Poaching and Illicit wildlife Trafficking

Conference room 1 CB

1:15pm – 3:00pm

September 26th 2013

Attended by: Wayne Dean Doyle

By Wayne Dean Doyle

TusksWhere there is demand, there inevitably will be a supply. Especially when business is so lucrative, the returns are high and the risk is low. The poaching and illicit Wildlife trafficking business is roaring with animals being slaughtered by very organised and sophisticated trafficking cartels who pocket an estimated $10 billion per year. The results of these crimes are unprecedented with disastrous effects all over the world.

For example, an elephant is killed every eleven hours. The rhino in particular is under a poaching red alert currently. In the past eight months in Africa alone, 635 rhinos have been slaughtered for their Ivory tusks.

If this malicious cycle continues, your children will only be viewing illustrations and online, these wonderful animals will become extinct. We have the opportunity to avoid this, and we can, with an actionable global plan with protective shared goals in order to reduce international crimes against our wildlife.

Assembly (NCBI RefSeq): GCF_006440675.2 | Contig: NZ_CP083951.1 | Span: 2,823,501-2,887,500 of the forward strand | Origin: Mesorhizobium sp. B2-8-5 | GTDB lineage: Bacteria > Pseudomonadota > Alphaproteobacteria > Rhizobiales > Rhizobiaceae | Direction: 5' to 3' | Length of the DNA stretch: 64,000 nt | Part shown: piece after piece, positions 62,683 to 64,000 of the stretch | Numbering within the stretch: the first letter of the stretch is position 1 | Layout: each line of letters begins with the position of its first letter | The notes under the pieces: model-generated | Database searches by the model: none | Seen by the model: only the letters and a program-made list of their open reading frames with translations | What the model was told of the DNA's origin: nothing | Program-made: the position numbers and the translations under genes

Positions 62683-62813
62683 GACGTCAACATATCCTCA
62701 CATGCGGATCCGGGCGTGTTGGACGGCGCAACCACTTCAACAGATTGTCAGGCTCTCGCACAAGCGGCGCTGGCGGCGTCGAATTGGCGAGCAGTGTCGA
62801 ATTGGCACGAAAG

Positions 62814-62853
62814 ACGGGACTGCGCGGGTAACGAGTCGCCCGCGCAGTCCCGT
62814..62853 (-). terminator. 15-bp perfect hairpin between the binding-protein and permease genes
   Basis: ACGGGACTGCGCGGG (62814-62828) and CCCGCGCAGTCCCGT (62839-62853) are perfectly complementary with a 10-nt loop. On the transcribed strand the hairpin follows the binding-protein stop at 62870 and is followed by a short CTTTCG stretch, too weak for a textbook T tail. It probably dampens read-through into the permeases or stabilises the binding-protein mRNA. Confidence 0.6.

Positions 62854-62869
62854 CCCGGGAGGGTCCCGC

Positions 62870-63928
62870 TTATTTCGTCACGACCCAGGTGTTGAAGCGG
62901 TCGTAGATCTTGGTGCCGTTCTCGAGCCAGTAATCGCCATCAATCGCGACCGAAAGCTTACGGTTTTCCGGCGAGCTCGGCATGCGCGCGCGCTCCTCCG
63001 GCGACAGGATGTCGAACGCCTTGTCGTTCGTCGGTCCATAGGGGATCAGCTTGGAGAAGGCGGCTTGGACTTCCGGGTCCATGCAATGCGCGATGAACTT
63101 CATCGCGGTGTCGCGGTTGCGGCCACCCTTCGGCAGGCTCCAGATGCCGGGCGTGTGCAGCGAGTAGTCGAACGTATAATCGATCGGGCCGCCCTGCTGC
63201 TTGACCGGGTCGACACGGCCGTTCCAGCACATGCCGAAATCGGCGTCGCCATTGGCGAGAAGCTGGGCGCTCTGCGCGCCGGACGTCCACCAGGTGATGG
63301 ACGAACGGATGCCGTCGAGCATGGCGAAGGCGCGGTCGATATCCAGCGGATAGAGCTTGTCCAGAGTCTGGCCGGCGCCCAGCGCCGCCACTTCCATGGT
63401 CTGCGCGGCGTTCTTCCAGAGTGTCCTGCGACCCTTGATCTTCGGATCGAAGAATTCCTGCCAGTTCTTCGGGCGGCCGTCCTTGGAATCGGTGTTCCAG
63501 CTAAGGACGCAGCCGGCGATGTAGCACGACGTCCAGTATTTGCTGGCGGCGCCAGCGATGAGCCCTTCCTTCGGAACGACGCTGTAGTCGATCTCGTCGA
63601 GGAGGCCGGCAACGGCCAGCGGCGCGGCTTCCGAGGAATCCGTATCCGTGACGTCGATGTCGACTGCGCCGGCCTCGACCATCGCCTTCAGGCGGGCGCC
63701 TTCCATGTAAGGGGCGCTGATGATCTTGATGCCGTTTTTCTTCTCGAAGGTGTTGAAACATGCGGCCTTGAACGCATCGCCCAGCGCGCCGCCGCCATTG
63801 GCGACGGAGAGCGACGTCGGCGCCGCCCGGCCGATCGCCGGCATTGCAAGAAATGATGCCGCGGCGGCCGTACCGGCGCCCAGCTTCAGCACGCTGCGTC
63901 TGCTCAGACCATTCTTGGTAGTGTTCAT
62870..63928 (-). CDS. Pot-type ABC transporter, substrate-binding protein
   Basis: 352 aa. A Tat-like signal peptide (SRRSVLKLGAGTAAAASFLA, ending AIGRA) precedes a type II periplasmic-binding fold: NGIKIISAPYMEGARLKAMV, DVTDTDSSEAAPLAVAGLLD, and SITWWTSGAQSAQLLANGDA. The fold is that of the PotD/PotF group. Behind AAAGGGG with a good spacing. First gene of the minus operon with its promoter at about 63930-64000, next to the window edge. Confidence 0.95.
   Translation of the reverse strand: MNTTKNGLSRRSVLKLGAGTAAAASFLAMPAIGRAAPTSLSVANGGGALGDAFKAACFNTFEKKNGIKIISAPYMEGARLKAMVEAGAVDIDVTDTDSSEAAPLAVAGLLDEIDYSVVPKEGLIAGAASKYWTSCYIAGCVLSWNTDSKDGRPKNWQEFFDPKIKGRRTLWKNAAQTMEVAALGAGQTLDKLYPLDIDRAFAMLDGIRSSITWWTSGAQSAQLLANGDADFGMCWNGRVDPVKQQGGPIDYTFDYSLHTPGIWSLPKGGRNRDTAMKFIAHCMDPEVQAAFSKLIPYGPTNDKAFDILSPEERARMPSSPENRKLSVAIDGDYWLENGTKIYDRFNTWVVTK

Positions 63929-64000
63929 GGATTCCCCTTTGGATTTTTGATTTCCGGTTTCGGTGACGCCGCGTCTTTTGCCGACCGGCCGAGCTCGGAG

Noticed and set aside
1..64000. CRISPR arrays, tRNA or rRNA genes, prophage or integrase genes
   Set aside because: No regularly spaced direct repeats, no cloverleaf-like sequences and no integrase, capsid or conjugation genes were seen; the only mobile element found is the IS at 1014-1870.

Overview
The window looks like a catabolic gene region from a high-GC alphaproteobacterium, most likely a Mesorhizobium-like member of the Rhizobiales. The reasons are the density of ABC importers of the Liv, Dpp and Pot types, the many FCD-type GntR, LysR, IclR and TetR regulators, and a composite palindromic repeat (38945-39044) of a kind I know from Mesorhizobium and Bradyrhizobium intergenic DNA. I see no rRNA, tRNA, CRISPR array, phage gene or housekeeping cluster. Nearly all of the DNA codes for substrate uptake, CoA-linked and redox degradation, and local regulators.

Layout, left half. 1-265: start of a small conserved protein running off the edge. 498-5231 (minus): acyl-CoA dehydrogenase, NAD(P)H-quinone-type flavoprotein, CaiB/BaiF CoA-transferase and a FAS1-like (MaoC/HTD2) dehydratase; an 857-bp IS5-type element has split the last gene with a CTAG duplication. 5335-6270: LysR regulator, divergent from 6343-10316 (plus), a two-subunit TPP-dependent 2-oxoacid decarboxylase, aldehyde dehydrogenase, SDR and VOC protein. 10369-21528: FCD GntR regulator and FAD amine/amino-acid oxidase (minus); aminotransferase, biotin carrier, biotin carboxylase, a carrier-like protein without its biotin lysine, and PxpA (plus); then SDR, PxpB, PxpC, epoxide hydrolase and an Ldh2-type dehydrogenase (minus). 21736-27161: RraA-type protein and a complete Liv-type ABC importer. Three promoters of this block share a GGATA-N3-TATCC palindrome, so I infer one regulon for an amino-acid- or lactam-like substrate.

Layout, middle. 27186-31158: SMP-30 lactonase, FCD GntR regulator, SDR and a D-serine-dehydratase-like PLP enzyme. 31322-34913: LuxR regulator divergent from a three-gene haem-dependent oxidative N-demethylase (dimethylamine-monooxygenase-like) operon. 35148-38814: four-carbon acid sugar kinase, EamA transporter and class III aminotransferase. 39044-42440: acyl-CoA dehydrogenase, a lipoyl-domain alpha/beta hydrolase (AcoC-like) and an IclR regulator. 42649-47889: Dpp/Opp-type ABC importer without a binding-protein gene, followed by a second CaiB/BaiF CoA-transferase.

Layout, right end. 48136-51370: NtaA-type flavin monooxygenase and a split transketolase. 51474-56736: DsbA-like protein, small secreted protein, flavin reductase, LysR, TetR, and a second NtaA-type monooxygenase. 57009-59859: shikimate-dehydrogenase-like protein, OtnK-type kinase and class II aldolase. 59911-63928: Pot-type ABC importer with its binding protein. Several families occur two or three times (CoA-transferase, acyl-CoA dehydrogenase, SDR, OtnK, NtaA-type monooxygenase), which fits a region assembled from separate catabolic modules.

There was a very clear and almost tangible sense of grave concern in the United Nations today. “This particular industry has increased over three thousand percent between 2007 and 2011”, stated William Hague, Secretary of State for the United Kingdom.

According to the World Wildlife Federation, corruption, toothless laws, weak judicial systems and light sentences allow criminal networks to keep plundering wildlife with little regards to consequences. These factors make illegal wildlife trade a low risk business, sustained by high returns.

President Ali Bongo Ondimba stated “Poaching and trafficking activities is one of the top five criminal networks in the world. There needs to be a severe crackdown, engagements of other governments, several international have to come together”, he concluded.

Mr. Guido Westerwelle, Germany’s Foreign Minister, stated that “This isn’t our only problem. The profits from these activities are used to purchase fire arms, cartels and to finance terrorist activities”.

Mr. John E Scanlon, Secretary General of CITES, reiterated many of the points made by other delegations such as Thailand and Norway; there must be a international legally binding document which can be enforced and drawn upon to curb this current epidemic.

“This is not only a security issue or an Economic issue; these unprecedented actions are destabilizing states. There must be a collective effort, we need to work across source transit lines and destination states if we are going to win this fight”, he stated.

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